Children who receive a quality education from an early age are more likely to graduate high school, attend higher education institutions and are less likely to be incarcerated. That's the findings from a new report released by the National Association for the Education of Young Children (NAEYC).
And yet, early childhood educators remain one of the most underpaid in the nation.
“[Educators need] a pedagogical understanding of human development and child development,” said Rhian Evans Allvin, CEO of NAEYC.
Allvin surveyed close to 30 higher education leaders in higher education institutions and organizations to identify the problems with the current early childhood education (ECE) system and what could be done to resolve them.
The report highlights the pay disparity and notes that even with a bachelor’s degree, the average pay for early childhood educators is $11 per hour, a rate lower than most fast-food restaurant workers and dog-walkers. Over half of this workforce is eligible for public assistance and only about 15 percent of them receive health insurance from their employers. Early childhood educators of color have an even harder time than their white counterparts. Even though over half of the ECE workforce identifies as BIPOC (Black, Indigenous People of Color), they have fewer opportunities for promotion and advancement in the field and they don’t have the same equitable access to higher education.
The low compensation has led to underfunding in ECE programs at a number of higher education institutions and even the closure of some ECE programs during the pandemic.
“Higher education has found it hard economically to sustain ECE programs in the face of poor salary prospects for their graduates. Despite growth as a profession, the pool of applicants for bachelor's degree credentials is challengingly thin,” said Dr. Camilla Persson Benbow, dean of education and human development at Vanderbilt University.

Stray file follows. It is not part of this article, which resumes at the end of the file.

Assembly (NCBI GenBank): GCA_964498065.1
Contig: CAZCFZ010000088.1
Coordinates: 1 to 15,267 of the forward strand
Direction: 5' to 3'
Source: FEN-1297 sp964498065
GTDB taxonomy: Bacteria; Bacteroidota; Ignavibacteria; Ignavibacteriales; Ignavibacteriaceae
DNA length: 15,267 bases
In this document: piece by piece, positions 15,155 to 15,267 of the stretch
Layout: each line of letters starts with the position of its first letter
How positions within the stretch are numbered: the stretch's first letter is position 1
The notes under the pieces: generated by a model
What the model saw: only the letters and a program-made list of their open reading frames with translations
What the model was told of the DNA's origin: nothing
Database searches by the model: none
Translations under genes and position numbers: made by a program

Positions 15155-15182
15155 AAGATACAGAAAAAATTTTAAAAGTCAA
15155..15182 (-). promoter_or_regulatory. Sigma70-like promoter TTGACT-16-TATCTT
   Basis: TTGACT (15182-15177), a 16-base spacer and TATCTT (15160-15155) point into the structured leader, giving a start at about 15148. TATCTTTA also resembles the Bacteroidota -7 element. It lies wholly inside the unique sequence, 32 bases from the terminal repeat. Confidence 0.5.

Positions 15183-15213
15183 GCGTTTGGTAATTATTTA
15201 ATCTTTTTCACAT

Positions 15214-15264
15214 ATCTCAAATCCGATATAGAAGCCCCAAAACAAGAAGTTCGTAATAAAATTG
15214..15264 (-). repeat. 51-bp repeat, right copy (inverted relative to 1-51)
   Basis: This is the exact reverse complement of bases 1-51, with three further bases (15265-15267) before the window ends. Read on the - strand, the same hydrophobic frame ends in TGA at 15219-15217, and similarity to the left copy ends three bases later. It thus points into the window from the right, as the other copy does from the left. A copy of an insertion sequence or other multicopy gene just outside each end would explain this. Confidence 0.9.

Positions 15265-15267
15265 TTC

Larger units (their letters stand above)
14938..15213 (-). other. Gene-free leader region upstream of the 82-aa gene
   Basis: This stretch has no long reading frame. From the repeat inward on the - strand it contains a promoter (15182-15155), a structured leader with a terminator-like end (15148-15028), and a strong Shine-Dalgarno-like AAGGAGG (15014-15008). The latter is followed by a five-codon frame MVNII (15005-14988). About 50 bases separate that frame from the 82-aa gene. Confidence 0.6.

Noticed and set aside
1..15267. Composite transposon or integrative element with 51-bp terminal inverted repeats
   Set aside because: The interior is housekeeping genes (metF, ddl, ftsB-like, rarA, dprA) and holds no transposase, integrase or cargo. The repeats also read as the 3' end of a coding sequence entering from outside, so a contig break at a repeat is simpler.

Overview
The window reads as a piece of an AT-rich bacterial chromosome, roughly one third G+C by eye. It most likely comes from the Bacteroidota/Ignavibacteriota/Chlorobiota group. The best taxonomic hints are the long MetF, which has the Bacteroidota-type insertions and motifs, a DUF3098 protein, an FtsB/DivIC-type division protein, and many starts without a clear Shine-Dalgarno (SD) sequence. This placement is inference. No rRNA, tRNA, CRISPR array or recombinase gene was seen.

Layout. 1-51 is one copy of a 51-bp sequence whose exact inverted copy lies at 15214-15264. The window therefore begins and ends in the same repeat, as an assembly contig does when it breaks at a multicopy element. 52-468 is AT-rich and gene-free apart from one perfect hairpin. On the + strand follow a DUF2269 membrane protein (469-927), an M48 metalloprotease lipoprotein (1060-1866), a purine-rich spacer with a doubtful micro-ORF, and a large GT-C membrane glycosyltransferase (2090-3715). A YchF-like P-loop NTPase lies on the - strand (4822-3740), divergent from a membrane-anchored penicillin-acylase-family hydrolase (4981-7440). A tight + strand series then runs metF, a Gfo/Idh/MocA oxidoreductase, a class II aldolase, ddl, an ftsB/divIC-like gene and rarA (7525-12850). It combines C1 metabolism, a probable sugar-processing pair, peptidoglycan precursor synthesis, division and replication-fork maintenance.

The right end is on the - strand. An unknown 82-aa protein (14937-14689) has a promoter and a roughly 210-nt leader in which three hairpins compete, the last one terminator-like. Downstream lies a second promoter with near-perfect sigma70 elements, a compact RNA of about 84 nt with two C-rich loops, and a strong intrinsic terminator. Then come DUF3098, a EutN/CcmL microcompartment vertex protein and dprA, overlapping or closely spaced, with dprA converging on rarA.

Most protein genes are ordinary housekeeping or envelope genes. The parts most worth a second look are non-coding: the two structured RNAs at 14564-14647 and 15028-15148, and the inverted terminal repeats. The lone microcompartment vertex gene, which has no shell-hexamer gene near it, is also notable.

Yet many parents in America are already spending more than they can afford on childcare, with some families paying more than in-state college tuition for early childhood education. Allvin said that the gap is created due to the lack of public investment in early education, adding that she is particularly excited about the Build Back Better Act proposed by the Biden Administration. She is hopeful that the $1.75 trillion package could solve the financing barrier many higher education institutions experience by increased funding in higher education, financial aid and compensation for public educators.
“Public higher education is driven by two factors—research and students. That is our funding model," said Dr. Gregory Washington, president of George Mason University. "Driving demand for degree programs with financial aid and creating a pipeline of research dollars is what will motivate public institutions of higher education."
Allvin said that whenever there’s a shortage of early childhood educators, the market response is lowering the barrier to entry rather than increasing compensation. This mismatch, she said, is caused by not aligning our structures and systems to the science of early learning.
“We have continued to perpetuate this notion that there's not a distinction between a babysitter and someone with a Ph.D. in early childhood education. And that's what has to change,” she said.
She argues that employers need to set the floor of compensation and competency requirements for early childhood educators, adding that leadership that prioritizes ECE programs is also an important factor in driving change.
"If you have strong leaders in early education who become department chairs, deans, and/or provosts, there tends to be a strong program,” says Dr. Shirley Raines, president emerita at the University of Memphis.